Tehran and Moscow have improved their relations in recent decades after Russia built Iran’s sole nuclear power plant in southern Iranian port of Bushehr.
They have also increased military cooperation, and Russia delivered hundreds of thousand vaccines to Iran to fight Covid-19.
Winston Churchill, Franklin D. Roosevelt and Joseph Stalin, pictured here in Yalta in February 1945 had met for the first time in Tehran in November 1943 to discuss plans for the opening of the second European front
A meeting between the Big Three at the so-called Tehran Conference in Iran in 1943
What happened at the Tehran Conference in 1943?
The Tehran Conference between the Big Three, Franklin D Roosavelt, Winston Churchill and Joseph Stalin was the first time the Soviet leader met the western leaders.
It has been marked as the marking the origins of the Cold War, with the British and Americans agreeing to the Soviet Union reclaiming some Polish territory and the opening of negotiations about the fate of a the post-war Germany and Nazi-occupied Eastern Europe.
Poland, under the plan was to be compensated by gaining some German territory, but the Soviets later insisted Poland must remain in their sphere of influence as a buffer zone.
Winston Churchil, Joseph Stalin and Franklin D. Roosevelt held talks in Tehran in 1943
Roosevelt wanted an assurance from Stalin that Latvia, Lithuania and Estonia would only rejoin the Soviet Union in the event their people supported it during a free and fair referendum. Stalin claimed any vote would take place under the terms of the Soviet constitution and there would be no international control of the ballot.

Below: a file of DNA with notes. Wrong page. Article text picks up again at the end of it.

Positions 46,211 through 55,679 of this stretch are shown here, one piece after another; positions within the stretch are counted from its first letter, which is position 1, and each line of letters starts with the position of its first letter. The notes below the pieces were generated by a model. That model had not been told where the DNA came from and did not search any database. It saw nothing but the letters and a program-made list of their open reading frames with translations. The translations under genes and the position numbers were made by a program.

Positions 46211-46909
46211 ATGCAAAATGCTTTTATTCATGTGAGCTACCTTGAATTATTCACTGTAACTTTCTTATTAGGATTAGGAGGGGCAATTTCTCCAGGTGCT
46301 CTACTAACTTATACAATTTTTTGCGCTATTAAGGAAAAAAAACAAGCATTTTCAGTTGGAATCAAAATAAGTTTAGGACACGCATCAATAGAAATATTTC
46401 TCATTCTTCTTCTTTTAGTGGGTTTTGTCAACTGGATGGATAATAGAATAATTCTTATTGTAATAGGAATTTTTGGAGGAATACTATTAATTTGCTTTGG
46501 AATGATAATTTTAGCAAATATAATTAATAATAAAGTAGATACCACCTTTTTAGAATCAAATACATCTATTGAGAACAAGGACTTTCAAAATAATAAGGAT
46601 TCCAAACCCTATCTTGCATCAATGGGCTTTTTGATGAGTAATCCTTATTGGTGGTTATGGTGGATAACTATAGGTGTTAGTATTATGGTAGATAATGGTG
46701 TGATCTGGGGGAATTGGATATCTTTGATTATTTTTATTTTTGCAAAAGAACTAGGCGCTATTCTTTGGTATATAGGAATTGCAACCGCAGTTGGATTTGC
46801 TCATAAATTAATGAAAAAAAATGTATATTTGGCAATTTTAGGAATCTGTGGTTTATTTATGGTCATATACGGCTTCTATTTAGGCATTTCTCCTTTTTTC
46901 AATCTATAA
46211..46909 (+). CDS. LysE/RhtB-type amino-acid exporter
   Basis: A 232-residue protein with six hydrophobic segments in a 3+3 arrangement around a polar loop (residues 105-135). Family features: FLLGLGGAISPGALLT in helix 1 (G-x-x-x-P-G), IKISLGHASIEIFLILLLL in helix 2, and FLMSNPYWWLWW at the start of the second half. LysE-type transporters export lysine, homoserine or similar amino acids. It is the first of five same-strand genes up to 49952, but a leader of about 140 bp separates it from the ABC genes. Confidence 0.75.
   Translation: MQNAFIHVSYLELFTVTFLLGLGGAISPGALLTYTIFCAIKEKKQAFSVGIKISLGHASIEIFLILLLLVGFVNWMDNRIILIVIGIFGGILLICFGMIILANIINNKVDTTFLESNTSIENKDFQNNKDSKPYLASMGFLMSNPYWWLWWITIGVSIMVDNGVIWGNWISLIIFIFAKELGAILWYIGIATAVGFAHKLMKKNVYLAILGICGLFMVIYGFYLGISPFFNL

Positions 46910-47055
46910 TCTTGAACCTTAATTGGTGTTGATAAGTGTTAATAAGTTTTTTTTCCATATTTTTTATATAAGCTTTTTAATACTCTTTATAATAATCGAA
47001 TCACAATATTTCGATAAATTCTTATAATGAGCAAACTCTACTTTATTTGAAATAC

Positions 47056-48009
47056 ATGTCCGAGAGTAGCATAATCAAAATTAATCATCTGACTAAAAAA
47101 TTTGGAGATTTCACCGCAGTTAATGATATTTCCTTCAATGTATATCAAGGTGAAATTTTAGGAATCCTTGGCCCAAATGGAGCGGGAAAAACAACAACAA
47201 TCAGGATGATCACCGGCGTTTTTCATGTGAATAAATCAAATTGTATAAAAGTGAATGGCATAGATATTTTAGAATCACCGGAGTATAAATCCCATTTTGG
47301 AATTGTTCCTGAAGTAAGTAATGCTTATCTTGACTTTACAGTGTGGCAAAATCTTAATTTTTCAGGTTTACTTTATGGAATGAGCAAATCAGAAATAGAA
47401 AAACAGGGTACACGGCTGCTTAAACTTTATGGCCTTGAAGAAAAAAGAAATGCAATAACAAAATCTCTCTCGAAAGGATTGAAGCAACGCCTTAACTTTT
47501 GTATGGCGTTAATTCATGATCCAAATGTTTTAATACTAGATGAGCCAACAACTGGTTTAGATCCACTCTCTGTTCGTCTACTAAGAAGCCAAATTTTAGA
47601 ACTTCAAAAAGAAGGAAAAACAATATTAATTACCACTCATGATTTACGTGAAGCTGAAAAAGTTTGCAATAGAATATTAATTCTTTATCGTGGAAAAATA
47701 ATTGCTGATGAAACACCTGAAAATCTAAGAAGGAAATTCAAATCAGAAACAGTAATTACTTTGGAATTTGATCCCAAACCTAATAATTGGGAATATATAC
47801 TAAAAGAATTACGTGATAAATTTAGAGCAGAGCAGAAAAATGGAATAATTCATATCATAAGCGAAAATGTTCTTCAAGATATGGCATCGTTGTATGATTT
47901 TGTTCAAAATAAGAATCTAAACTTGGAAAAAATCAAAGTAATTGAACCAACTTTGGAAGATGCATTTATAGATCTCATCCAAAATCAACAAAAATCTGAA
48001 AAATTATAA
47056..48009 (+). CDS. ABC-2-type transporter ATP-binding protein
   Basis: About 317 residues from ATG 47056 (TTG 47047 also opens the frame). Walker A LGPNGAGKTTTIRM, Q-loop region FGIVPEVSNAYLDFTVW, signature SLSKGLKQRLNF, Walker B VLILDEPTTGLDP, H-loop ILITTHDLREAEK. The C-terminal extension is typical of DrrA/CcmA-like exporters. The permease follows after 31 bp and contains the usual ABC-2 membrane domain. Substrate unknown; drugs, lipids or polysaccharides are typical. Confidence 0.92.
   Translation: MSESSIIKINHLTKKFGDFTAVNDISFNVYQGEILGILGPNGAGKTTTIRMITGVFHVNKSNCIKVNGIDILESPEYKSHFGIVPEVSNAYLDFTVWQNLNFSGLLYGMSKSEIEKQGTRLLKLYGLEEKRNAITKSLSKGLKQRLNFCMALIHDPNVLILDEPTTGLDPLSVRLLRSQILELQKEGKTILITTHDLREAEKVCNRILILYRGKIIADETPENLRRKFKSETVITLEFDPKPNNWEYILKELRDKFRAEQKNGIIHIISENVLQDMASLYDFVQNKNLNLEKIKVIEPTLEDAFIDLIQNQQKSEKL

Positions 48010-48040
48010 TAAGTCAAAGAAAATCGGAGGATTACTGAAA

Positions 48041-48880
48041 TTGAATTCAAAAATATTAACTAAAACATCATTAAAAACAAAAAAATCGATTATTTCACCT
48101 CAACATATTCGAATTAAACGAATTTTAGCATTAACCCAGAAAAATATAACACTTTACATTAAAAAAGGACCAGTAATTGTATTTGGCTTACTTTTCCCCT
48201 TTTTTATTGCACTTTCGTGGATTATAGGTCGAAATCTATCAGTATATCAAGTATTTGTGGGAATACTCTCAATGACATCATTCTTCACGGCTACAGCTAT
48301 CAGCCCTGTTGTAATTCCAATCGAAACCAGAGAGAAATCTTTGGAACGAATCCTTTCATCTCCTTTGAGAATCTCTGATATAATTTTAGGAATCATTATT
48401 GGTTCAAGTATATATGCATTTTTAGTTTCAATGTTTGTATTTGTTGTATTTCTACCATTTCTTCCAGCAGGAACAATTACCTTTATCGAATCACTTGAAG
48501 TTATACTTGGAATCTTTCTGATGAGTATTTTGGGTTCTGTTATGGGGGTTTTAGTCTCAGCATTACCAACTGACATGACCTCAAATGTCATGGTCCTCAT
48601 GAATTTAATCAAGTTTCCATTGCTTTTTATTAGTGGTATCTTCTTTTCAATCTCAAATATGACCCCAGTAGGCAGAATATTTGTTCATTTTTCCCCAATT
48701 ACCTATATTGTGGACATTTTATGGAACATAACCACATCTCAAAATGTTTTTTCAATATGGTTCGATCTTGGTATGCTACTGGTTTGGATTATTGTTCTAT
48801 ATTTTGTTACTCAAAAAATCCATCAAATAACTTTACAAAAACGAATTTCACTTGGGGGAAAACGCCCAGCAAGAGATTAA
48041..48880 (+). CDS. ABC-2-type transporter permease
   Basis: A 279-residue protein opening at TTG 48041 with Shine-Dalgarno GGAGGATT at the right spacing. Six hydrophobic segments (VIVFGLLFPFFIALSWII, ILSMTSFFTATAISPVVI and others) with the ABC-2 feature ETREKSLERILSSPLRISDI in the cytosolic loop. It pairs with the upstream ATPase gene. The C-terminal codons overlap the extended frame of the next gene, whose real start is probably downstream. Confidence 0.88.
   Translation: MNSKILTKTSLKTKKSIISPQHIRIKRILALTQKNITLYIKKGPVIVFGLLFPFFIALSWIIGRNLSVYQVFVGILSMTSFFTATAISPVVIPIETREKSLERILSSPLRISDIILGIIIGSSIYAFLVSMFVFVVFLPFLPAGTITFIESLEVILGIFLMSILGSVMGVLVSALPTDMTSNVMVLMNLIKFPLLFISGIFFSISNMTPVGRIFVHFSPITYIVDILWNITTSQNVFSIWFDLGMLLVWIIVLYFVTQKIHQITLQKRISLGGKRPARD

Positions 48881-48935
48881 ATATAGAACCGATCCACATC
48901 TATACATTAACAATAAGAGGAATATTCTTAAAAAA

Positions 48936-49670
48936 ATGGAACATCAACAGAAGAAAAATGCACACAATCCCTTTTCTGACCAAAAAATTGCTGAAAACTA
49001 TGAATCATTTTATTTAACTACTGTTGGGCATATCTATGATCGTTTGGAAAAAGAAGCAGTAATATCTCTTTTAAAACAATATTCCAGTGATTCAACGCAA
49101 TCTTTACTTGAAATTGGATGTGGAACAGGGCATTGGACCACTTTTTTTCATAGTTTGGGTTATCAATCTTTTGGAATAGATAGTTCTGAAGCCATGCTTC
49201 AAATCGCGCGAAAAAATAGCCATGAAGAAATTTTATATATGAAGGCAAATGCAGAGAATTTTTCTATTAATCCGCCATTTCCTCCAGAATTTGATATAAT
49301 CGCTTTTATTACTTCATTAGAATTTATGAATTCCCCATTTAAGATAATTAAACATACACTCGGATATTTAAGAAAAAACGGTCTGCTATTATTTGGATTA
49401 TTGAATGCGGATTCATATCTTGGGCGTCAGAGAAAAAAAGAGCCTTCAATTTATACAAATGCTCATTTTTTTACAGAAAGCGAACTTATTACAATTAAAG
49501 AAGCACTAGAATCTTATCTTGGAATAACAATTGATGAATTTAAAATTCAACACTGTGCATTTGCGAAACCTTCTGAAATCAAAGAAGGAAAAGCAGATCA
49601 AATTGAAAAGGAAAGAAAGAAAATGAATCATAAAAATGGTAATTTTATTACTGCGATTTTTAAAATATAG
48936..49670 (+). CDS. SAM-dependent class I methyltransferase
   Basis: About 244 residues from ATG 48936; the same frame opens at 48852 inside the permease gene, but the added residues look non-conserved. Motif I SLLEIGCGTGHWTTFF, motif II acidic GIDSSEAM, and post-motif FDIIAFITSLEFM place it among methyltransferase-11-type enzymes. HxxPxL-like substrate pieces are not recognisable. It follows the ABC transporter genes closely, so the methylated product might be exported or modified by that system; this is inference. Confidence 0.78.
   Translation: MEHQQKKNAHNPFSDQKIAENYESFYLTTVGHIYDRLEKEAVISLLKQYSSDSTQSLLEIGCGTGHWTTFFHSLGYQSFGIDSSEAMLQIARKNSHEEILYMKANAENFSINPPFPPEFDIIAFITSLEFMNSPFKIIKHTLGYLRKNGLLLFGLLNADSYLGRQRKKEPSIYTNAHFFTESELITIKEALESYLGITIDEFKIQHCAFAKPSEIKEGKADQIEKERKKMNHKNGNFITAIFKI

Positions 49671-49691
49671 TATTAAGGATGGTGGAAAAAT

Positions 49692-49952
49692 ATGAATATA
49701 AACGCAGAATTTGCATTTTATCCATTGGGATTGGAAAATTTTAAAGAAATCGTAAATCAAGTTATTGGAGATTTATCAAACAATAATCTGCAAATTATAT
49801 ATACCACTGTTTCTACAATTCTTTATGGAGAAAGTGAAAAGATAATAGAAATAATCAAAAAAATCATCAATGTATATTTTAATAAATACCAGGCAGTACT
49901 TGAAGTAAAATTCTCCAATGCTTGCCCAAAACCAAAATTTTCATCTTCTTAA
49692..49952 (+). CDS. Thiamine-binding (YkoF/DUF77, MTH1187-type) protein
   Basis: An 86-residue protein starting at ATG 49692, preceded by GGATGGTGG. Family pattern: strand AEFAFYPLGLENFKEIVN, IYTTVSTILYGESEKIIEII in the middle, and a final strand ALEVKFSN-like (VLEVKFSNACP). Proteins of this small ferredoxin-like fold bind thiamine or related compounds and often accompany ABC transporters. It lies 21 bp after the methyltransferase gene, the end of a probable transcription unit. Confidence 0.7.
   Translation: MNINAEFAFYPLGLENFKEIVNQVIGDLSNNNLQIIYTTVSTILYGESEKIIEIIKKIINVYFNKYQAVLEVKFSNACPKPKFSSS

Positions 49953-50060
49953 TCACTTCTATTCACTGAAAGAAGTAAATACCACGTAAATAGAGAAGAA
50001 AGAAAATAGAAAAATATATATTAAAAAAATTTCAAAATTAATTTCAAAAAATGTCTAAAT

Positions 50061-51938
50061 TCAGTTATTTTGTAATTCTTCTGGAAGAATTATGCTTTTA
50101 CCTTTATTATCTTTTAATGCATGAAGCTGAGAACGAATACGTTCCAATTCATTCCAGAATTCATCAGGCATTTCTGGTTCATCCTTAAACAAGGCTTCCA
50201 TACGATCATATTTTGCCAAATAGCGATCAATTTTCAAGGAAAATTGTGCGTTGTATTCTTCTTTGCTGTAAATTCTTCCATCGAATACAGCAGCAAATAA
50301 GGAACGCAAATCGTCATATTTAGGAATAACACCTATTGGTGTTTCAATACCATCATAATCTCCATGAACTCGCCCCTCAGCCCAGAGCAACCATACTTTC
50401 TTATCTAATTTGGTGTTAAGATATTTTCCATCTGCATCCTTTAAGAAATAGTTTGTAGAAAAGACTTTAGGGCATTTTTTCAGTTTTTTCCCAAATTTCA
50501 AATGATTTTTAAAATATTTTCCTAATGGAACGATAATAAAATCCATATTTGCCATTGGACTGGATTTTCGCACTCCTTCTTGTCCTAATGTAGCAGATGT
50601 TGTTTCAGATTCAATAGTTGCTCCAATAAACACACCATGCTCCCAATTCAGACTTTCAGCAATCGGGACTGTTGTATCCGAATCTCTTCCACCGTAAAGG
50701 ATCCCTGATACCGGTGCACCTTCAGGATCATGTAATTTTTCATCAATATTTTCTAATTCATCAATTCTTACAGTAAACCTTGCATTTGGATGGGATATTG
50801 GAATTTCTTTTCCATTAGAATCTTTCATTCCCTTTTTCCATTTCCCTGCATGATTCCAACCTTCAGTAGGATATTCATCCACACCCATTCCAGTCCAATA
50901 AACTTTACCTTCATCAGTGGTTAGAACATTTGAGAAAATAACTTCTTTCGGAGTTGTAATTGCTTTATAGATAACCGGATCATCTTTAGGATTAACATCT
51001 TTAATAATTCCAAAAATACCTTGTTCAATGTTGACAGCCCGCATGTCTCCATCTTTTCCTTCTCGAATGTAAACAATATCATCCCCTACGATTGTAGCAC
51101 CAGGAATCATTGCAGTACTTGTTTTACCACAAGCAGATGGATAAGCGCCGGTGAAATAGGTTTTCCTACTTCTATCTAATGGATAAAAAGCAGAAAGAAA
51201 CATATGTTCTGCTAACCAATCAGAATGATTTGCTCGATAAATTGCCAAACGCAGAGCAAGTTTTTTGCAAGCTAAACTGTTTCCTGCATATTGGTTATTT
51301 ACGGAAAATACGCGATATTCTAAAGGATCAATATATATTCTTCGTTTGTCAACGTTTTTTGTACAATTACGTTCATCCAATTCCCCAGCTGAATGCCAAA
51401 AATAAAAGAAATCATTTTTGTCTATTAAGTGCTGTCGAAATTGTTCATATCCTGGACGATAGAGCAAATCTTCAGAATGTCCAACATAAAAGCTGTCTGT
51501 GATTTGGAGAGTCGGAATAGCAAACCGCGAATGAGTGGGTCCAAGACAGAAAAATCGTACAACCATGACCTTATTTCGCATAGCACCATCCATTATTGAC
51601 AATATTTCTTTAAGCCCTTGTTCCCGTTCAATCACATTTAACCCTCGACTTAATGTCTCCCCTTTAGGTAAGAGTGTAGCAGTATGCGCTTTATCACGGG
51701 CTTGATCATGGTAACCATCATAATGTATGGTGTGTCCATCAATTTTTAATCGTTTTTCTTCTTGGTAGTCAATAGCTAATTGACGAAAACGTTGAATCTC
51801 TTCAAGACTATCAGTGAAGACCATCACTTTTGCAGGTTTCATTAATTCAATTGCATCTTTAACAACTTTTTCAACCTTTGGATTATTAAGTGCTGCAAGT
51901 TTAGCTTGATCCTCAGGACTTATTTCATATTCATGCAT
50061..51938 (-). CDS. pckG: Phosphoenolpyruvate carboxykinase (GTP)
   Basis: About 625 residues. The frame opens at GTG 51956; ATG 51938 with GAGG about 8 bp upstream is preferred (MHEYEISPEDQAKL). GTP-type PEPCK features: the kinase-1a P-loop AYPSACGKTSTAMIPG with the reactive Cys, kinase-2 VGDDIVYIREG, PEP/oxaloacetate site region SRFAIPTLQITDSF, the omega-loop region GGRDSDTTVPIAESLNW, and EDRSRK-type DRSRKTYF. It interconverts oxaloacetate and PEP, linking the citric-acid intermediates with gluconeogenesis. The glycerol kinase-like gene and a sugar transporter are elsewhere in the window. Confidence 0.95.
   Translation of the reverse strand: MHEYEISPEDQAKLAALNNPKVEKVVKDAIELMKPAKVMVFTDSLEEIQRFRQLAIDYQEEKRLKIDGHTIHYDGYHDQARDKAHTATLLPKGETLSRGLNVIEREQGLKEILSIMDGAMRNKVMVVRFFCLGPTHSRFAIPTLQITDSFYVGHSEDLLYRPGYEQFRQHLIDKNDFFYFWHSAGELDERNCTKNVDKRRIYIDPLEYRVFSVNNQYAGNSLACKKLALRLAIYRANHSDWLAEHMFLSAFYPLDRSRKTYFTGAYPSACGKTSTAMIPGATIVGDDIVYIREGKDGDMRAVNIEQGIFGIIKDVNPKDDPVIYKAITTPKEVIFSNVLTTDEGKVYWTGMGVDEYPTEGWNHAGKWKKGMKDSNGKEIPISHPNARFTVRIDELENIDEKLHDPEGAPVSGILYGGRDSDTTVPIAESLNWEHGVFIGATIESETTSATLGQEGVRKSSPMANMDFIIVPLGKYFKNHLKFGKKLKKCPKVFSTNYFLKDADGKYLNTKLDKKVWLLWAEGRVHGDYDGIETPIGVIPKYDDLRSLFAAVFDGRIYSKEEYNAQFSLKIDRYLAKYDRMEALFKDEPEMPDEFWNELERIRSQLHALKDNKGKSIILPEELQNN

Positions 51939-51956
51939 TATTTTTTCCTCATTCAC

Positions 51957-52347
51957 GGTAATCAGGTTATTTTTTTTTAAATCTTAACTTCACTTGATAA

Churchill and Roosevelt confirmed to Stalin plans surrounding Operation Overlord and secured the agreement of the Soviet leader for his troops to launch a counter-offensive against the Germans on the eastern front to divert troops and equipment from the defence of France.
The leaders also discussed the possibility of Russia declaring war on Japan following the eventual defeat of Germany, however, Stalin extracted territorial concessions in the Pacific – including the Kuril Islands – an area that remains disputed today.
Stalin refused to travel far from the Soviet Union, so instead, Roosevelt boarded the USS Iowa on a secret mission to sail across the Atlantic.
Roosevelt met Churchill in Cairo before the Tehran meeting, where they had a conference with Chinese leader Chiang Kai-Shek about the war against Japan.
In Tehran, Roosevelt and Stalin discussed the need for a ‘United Nations’ following the failure in the 1920s and 30s of the League of Nations.
All three leaders issued a statement at the end of the conference supporting and independent and sovereign Iran.